When You Give, The Impact is Tangible


The attraction to try and speak broadly of ‘safe streets’ and ‘strong communities’ is strong. It’s easy to be pulled in that direction because our desire for them leads the rhetoric to flow a little easier. But it’s just as important to describe the nuts and bolts of how we’ll get there. I want to share a few of the tangible ways your contributions will make an impact.

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Bike Placement Program

The average cost of car ownership in California is nearly $9,000. For many, it’s a major financial burden. Along with housing prices, personal transportation is a major contributor to SoCal’s high cost of living. So this year BikeSD intends to launch a bicycle placement program. We’ll partner with a women’s advocacy organization to identify those who need—and can safely switch to—an alternative to car ownership and provide them with a completely refurbished bicycle that they can be proud of. We think we can get it done for about $100 a bike—and our goal is to give 100 bikes this year.

hand of the master with a wrench, repair a bicycle wheel.Bike Clinics

Last year’s Bike Clinic at the Central Library in Downtown was a huge success. We provided bicycle maintenance to over 100 people of all ages and circumstances, while creating an atmosphere of community inclusion. People rode away with patched tires, new chains, aligned wheels and working brakes. In short, their bikes were made safe to ride. Each bike clinic costs about $600—and we’d like to expand to host two a month, reaching different neighborhoods each time.

Gender and economic equity are two issues the organization feels so strongly about that we included them in our Guiding Principles. We’ve heard your calls to make progress toward transportation justice, and these two programs are just two of the ways we intend to do just that.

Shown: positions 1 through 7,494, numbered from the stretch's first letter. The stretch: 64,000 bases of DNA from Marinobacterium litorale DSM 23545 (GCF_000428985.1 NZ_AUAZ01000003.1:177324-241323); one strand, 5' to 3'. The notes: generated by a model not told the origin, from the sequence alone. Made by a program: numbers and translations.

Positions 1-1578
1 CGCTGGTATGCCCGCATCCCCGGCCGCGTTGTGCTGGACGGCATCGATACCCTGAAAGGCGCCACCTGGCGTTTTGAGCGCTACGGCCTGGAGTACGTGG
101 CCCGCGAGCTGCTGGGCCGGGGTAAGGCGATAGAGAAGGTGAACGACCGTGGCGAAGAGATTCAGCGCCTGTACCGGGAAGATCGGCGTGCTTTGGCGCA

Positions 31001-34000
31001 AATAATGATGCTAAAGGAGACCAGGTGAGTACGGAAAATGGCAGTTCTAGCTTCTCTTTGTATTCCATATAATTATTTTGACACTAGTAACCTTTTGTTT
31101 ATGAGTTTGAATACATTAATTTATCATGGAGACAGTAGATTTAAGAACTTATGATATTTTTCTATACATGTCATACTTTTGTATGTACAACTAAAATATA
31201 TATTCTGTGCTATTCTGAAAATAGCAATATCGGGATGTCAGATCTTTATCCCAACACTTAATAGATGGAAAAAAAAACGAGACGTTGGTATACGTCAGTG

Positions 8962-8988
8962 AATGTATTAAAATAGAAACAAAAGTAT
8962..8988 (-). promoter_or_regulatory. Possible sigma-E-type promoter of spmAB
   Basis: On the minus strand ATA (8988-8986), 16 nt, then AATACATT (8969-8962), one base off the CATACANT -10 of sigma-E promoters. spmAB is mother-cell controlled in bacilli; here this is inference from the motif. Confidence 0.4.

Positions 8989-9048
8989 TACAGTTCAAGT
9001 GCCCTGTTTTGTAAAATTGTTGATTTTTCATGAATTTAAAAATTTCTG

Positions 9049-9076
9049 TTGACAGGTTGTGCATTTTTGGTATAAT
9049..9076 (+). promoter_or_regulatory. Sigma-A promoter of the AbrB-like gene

In addition to programs we’d like to launch or expand, our advocacy continues. Because of our advocacy, this is the year we’re going to finish off Level of Service – the archaic traffic-flow metric used to kill the “Transform Hillcrest” plan for University Avenue. And we’re going to make sure candidates for the next City Council, as well as County staff, revisit that plan once LoS is retired. We’re also going to push for a reform to the “85th Percentile” rule of traffic speeds, so roads connecting neighborhoods can be made slower as the community desires. The Executive Director position is a full-time job—one that Samantha Ollinger has succeeded in with an incredible desire and personal sacrifice. To be clear, the job is not just attending meetings and making public comment. It is no exaggeration to say that she has transformed the conversation surrounding bicycles in the City of San Diego—and she has done so by becoming a researcher, an analyst, a community organizer and a dogged-pursuer of decision makers. BikeSD is a nonprofit, but it’s not a hobby club. The work is serious. Staff is necessary and a real cost. And we need to have Sam’s back.

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So it’s simple—the level of donor support we receive through the rest of this month will determine whether the organization thrives in advancing our shared goals, merely exists as an online agitator, or draws to a close.

Thousands of you will see this title. Not only will you see it, you’ve ‘opted in’—by liking us on Facebook, following us on Twitter, or signing up for advocacy update emails. Are you ready to make your impact?

Join us. Give today.

Andy Kopp, Board President
Bike San Diego